Commentary: The Kurdish Fait Accompli in Turkey


By Edmond Y. Azadian

Turkey’s Prime Minister Tayyip Erdogan is considered a political wizard who can play any dirty trick and come out on top. These credentials have more takers in the West than anywhere else in the world.

Emboldened by his bravura, the prime minister has developed such a degree of confidence that he believes he can dupe or mesmerize theWest through his democratic reforms while keeping the genie of democracy in the bottle. But since the June parliamentary elections in Turkey — where his AK party won a majority — the prime minister is suffering the predicament of the sorcerer’s apprentice, because the genie is already out of the bottle and he is between a rock and a hard place. He cannot undo the reforms, which will certainly offend the West, and he cannot control ethnic minorities and those in opposition, which have broken the chains of repression. The prime minister and his ruling Islamist party will be facing further challenges as they undertake the promised amendments in the Constitution. Beginning with President Abdullah Gul, and all the way down to the military brass, the powers-that-be are opposed to the proposed changes in the constitution. Already, many highly-ranked members of the military are in jail or in the process of ongoing investigations of the Ergenekon conspiracy, creating a very volatile situation in the country.

But events are moving faster than Mr. Erdogan and his ruling party can act. To begin with, the opposition parties boycotted the oath-taking ceremony in the parliament, because some of their elected party members had been jailed under different charges. Erdogan used his negotiating tactics — coupled with some threats — to convince Kilicdaroglu’s Republican party to return to fold. Similarly other parties followed suit, except the Kurdish party, which had a surprise in store.

The Kurds were already complaining that Turkey is too vast a country to be ruled by one prime minister, and on July 14 the Kurdish party called Popular Collective Convention (with the Kurdish acronym DTK), declared Kurdish autonomy in Diarbekir.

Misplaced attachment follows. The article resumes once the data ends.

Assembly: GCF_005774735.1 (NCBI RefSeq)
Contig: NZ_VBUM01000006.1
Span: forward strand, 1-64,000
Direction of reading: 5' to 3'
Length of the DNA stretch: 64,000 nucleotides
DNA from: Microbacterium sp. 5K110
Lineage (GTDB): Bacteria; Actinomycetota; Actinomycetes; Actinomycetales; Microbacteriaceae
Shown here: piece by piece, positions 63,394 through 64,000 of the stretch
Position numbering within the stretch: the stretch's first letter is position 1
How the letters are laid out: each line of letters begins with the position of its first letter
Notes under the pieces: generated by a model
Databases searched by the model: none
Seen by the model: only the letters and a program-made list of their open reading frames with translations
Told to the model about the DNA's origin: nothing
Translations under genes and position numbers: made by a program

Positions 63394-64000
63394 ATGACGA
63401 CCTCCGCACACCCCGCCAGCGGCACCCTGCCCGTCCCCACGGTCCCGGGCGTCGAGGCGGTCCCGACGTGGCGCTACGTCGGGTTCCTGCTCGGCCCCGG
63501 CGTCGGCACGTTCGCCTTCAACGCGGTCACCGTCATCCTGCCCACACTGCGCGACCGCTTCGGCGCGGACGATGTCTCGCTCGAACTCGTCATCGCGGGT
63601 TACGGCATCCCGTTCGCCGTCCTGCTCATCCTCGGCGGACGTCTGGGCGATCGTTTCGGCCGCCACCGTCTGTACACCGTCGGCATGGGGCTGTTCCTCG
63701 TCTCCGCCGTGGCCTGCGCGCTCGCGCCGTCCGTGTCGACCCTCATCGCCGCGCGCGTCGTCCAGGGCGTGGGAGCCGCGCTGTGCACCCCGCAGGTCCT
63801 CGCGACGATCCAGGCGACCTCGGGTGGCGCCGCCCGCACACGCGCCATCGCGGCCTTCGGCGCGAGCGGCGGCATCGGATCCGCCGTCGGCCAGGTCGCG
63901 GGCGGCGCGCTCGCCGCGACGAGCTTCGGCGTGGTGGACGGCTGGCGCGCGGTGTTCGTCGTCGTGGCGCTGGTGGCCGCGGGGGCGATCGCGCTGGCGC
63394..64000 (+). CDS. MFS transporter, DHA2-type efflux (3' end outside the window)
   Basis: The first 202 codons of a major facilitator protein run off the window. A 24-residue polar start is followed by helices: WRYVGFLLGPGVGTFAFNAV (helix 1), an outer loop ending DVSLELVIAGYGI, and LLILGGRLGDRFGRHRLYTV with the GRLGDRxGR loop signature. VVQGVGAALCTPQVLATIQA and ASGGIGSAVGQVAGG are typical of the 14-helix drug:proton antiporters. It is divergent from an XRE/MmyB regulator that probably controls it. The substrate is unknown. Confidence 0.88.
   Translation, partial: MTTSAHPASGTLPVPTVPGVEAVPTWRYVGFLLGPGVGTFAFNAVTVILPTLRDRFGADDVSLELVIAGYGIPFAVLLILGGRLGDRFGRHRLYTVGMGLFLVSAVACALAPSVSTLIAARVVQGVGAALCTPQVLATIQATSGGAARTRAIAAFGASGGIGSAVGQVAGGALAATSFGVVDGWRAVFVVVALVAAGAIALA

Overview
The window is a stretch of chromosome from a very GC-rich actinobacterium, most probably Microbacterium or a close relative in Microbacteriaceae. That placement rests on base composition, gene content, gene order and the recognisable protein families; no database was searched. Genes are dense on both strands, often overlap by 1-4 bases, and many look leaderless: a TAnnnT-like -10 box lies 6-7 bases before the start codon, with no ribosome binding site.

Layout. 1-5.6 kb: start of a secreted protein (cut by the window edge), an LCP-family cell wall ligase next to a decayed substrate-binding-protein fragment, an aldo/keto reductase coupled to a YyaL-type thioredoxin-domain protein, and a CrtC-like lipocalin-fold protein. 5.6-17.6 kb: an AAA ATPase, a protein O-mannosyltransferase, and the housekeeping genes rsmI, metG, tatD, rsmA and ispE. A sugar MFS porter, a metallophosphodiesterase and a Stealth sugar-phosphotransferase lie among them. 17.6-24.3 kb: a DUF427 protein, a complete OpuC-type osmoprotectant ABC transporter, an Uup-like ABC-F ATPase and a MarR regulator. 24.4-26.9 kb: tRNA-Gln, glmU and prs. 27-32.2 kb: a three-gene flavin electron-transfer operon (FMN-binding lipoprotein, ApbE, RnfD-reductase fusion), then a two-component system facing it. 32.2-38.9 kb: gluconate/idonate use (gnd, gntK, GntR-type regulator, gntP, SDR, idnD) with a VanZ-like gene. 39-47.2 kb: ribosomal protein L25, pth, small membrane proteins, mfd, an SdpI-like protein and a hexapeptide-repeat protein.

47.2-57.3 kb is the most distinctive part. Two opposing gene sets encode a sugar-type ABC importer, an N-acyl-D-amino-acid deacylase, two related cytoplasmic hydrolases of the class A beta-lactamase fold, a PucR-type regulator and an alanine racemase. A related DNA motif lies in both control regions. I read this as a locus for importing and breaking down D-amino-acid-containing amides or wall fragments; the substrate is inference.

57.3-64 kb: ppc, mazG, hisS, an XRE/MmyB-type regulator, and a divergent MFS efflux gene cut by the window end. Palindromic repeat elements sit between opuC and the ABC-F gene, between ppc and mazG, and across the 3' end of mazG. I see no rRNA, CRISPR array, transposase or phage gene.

This declaration came on the heels of a major bloody confrontation between the army special units and PKK militants, claiming 13 victims from the army and seven victims from the

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Kurdish ranks. Seven other soldiers were also wounded. The prime minister, who was flying to Istanbul diverted his flight to Ankara, and after consulting with army, police and interior ministry chiefs, he flew to Diarbekir to fire his threats to the restive Kurds.

The Kurdish convention lasted for six hours and was attended by co-chairs Ahmed Turk and Aysel Tugluk. Following the declaration of Kurdish autonomy, the latter further commented on the move by adding: “The basic Kurdish problem can be resolved only when Kurds are given recognition as a distinct ethnic group and enjoy the same rights exercised by the Turks in the country. There are no other people in the world whose rights are trampled more than the rights of 40 million Kurds…We are declaring autonomy on behalf of the Kurdish people based on the principle of sharing a common homeland. We are pleading the Turkish people to be in peace with us.” He further clarified that “the declaration of autonomy does not mean to undermine the Turkish state. This is not a state apparatus. The autonomy will be exercised by accepting Turkey as a common homeland and by remaining faithful to the unity of all nations in Turkey.”